Denmark: Solar District Heating Capacity increases 5-fold
Solar heat is penetrating Denmark’s district heating networks at an unprecedented rate: Around 90,000m2 of collector area (63 MWth) are going to be connected to the country’s networks in 2011. The map shows the existing and planned solar district heating systems in Denmark, including the installed or planned collector area. The Danish consulting and engineering company PlanEnergi was responsible of drafting the map in the framework of Task 45 “Large Solar Heating/Cooling Systems, Seasonal Storage, Heat Pumps”. The task was started in January 2011 by the International Energy Agency’s Solar Heating and Cooling Programme (IEA SHC), which will run until December 2013.
“Compared to last year, the capacity of the new solar district heating will be twice as much,” Task 45 Operating Agent, Jan Erik Nielsen from PlanEnergi, said in a IEA SHC press release from the end of September. ”And, the main reason for this dramatic development is simple: it’s good business. Decreasing costs and increasing efficiency makes solar district heating competitive even in the absence of any subsidies.” In addition, it makes Denmark the most dynamic solar thermal market in Europe in 2011. According to PlanEnergi estimations, 2011 market volume would reach 110,000 m2 (77 MWth) – 90,000 m2 in district heating and 20,000 m2 in the residential sector. This corresponds to an increase of 89 % compared to the 58,100 m2 (41 MWth) of newly installed collector area in 2010.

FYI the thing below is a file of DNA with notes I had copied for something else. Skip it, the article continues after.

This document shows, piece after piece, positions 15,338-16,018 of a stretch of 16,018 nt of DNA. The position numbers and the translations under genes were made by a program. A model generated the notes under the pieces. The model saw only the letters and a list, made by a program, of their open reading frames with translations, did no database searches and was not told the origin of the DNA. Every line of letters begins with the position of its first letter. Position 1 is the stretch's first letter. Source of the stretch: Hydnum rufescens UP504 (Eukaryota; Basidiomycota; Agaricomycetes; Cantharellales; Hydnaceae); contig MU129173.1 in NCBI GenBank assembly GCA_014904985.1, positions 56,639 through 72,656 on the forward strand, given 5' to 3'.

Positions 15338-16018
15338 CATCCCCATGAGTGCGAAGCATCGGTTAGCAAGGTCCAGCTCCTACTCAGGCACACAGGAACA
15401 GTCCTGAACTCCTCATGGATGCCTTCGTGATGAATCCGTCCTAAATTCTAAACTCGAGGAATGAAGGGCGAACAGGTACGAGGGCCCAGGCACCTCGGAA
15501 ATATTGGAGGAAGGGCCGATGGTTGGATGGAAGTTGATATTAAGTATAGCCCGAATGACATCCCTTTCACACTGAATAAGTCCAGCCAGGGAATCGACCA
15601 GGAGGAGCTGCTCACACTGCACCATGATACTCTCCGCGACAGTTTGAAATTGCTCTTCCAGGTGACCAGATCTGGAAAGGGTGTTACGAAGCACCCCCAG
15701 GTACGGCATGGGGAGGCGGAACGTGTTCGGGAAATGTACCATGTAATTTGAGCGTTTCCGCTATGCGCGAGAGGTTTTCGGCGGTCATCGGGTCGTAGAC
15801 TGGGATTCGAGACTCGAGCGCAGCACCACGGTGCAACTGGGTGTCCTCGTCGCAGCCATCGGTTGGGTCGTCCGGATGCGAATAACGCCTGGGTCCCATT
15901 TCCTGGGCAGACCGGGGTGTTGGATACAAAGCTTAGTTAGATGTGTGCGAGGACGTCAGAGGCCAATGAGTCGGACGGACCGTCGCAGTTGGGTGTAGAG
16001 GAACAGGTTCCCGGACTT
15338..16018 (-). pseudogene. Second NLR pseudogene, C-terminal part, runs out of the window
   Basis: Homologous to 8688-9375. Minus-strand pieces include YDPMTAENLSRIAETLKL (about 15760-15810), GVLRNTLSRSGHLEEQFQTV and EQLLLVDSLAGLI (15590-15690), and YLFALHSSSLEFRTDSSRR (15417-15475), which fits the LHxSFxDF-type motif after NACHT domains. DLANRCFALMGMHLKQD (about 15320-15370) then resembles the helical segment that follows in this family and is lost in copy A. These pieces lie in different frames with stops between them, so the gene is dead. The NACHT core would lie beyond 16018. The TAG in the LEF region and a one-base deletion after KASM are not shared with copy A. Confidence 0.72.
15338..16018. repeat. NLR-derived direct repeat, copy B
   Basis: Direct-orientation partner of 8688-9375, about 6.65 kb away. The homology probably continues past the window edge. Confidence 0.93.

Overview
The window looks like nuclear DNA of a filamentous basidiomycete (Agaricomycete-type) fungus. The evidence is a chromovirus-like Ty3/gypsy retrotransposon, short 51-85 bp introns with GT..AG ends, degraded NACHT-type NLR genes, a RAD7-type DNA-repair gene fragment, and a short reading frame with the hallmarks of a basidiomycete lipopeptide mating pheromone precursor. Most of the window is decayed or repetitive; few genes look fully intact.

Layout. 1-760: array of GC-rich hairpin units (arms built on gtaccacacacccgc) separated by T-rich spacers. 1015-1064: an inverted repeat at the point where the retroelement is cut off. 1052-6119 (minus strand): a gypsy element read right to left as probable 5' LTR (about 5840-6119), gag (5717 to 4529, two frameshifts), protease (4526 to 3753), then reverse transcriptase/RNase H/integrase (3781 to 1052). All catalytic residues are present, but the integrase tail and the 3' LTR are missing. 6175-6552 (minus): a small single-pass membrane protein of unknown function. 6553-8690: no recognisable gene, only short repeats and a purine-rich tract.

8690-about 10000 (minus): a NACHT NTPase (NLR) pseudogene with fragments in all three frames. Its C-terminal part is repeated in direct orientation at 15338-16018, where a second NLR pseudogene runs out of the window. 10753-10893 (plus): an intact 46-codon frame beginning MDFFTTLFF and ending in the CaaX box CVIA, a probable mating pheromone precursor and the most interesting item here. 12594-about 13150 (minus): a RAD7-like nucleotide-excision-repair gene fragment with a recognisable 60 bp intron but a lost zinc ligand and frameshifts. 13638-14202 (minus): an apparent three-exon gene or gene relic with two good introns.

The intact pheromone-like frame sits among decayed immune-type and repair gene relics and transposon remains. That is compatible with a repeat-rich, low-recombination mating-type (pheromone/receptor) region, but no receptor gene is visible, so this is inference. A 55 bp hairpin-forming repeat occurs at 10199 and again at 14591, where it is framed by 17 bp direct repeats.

Since 1988, Denmark has been one of the countries which have made extensive use of solar energy for district heating. Over the last five years, however, the market has virtually exploded: Between 2006 and 2010, installed capacity has increased 5-fold, from 30 to 150 MWth. Solar district heating plays a crucial role in meeting the national solar targets. “In 2007, we published our Solar Thermal Strategy,” Jens Windeleff of the Danish Energy Authority is quoted in the above mentioned press release. “We believe that by 2050, solar could provide 40% of the energy needed to heat Denmark’s buildings. Which is why we have redoubled our efforts to further improve solar district heating in cooperation with the IEA SHC.” Task 45 is supported by researchers from 7 countries and is going to hold his second task meeting in Calgary – Calgary & Banff, Alberta (Canada), from 23 to 27 October 2011.